[whatwg] Captions, Subtitles and the Video Element

Ian Fette ifette at google.com
Thu Feb 19 15:16:22 PST 2009

I think that it's important that there be something that everyone can depend
on being present across all UAs, so I commend your dedication here. I think
adding subrip as a "baseline" is a great idea so that everyone knows that
there's something that works everywhere, and subrip is dead simple.

However, there's a lot of uses for subtitles / captions that cannot be met
with subrip. No styling (beyond the bare basics), no karaoke commands, no
alpha, no nice handling for collisions, margins, shadow colors, specifying
encoding, etc. Without meeting these needs there's a number of people who
will just ignore <video> as they don't have something that will meet their
needs in all UAs.

As long as we're specifying some base set of standards that need to be
supported, you might as well pick one of the more full featured formats as
well. Personally I would suggest SSAv4+ (Advanced SubStation Alpha). I don't
want to get into religious wars over which is best, but the reality is that
it's in wide use and there's a number of tools for working with it.

You only get one chance to set a baseline standard, might as well make sure
that it covers all the use cases.

On Thu, Feb 19, 2009 at 2:37 PM, Greg Millam <millam at google.com> wrote:

> Hi guys -
>  I'm one of the main engineers responsible for captioning support on
> YouTube, and I've joined the Chrome team at Google to attempt to help
> drive video captions and subtitling forward: Both to implement support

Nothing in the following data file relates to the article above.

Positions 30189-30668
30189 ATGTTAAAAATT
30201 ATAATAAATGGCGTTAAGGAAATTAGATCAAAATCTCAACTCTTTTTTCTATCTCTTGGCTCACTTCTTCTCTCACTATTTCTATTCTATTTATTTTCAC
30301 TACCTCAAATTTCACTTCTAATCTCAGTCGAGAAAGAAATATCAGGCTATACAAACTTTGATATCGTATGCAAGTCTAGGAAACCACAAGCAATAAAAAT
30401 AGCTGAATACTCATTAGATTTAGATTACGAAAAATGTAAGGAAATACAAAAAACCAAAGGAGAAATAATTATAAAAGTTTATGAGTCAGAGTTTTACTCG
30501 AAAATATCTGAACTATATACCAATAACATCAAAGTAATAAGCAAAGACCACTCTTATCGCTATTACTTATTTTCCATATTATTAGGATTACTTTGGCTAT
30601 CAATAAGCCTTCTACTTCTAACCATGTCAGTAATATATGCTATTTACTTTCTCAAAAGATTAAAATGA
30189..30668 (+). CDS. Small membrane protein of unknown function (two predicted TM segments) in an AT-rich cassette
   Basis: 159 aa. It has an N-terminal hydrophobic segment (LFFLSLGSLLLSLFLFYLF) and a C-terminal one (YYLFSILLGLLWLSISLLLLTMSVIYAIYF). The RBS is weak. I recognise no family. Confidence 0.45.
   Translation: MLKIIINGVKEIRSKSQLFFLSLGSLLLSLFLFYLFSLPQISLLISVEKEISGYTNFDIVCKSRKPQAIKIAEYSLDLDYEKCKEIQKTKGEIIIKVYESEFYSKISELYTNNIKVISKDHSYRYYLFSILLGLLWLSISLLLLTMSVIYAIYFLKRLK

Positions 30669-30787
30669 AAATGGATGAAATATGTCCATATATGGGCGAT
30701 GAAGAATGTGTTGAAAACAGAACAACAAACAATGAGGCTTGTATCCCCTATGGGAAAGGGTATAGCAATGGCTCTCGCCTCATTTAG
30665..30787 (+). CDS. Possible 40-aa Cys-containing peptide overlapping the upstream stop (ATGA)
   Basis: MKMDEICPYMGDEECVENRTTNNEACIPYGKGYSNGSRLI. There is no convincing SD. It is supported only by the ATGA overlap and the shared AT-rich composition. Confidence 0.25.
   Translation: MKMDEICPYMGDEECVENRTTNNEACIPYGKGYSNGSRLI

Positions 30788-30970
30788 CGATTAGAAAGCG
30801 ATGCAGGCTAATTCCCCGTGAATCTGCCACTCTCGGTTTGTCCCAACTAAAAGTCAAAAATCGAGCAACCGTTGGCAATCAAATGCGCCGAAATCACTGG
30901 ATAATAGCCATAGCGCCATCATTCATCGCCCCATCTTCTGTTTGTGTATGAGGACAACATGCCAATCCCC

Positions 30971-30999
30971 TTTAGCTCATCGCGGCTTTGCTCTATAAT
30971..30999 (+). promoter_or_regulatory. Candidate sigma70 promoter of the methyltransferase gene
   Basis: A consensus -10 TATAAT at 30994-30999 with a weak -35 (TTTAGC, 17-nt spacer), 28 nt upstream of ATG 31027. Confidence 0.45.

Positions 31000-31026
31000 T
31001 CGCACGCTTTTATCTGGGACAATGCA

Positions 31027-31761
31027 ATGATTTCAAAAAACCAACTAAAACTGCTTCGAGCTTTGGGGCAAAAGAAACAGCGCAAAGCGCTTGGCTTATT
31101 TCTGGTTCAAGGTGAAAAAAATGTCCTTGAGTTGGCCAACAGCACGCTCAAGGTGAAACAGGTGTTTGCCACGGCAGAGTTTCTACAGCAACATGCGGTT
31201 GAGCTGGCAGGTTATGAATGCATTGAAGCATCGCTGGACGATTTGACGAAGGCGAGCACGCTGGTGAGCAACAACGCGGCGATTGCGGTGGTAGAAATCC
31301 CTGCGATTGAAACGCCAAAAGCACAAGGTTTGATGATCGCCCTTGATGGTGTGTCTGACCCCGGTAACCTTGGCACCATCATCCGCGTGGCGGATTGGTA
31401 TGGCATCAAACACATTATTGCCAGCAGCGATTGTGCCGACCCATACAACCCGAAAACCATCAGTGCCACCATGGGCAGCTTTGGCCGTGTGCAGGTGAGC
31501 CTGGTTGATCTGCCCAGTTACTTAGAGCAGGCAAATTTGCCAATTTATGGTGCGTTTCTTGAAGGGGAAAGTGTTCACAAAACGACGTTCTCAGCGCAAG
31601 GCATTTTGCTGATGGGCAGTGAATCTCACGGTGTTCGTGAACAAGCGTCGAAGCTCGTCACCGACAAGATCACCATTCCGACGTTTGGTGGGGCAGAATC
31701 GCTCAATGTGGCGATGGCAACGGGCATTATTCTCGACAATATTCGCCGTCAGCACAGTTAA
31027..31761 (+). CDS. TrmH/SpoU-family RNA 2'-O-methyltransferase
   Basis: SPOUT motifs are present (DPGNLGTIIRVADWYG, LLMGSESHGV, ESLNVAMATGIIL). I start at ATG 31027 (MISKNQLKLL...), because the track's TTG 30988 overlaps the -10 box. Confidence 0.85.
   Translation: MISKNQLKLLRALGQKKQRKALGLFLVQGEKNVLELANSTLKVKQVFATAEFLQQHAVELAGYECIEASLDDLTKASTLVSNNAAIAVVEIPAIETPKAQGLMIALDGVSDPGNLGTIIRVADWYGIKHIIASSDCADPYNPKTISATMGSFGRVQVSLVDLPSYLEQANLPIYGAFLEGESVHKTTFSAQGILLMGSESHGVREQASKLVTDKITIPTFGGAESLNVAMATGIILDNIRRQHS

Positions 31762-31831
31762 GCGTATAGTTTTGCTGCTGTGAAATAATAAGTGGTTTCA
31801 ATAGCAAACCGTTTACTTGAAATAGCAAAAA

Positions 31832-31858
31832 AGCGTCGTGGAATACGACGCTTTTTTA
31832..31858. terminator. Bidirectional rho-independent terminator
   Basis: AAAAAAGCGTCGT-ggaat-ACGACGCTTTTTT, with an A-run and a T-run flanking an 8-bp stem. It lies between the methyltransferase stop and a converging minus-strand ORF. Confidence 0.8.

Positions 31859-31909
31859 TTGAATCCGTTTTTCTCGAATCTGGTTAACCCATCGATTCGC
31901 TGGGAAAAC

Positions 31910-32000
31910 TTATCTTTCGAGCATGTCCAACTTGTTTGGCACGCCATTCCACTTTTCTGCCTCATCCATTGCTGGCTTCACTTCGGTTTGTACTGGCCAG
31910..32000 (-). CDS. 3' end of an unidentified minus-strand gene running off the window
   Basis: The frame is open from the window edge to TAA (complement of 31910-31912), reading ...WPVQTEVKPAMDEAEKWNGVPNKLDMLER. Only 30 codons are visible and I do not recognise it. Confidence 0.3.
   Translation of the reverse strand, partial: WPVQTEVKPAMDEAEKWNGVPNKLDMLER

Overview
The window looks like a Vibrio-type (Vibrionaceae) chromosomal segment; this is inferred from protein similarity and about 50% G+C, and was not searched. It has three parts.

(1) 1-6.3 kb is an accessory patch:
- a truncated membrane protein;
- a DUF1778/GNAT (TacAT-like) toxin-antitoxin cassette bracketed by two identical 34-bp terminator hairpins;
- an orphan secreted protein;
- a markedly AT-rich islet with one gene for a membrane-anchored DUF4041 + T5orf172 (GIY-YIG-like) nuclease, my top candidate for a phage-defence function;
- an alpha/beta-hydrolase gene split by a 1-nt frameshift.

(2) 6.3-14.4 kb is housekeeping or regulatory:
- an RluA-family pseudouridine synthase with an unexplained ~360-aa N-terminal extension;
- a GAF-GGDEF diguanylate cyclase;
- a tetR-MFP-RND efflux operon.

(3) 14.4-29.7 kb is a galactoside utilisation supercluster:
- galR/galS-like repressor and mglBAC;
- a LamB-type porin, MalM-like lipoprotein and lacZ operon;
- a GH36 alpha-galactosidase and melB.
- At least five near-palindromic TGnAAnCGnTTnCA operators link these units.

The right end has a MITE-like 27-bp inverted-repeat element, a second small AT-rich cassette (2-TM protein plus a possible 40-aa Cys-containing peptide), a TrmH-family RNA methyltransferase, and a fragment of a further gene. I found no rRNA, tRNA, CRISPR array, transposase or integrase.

> in Chrome for it, and to push for HTML5 support for captions.
>  In my following statements, I am working off of a search through the
> mailing list and reading of the HTML 5 spec. Particularly where the
> Video tag is concerned. If there are any factual errors, or I'm way
> off, just point my way. All this is as far as I can discover.
>  The current state of accessibility and captions in HTML5 has been
> relegated to http://wiki.whatwg.org/wiki/Video_accessibility - a wiki
> page with use cases, requirements, existing solutions, and an empty
> "Proposed Solutions" category. I aim to fix that. My main goal here is
> to prevent captioning from missing out on HTML5 and being dropped
> "because we never got around to it". (a la HDMI)
> Here is my proposal:
> Use cases:
>  * Accessibility.
>  * Ability to audiences in other languages.
> Goals:
>  * Allow movie formats to include captioning support.
>  * Make it simple for an author to create and publish transcripts,
> without requiring them to embed it into the movie.
>  * Make it simple for caption or subtitle tracks to be accessible.
>  * Allow full javascript control: List, add, delete, and create caption
> tracks.
>  * Provide a required format to act as a baseline across all browsers.
> The current state of the <video> element includes support for defining
> a source video file, local or remote. There is no method to define a
> caption source or track.
> Proposed Solution:
> HTML5 / Page Author:
>  * Each video will have a list of zero or more Timed Text tracks.
>  * A track has three variables for selection: Type, Language, Name.
> These can be null, except for name.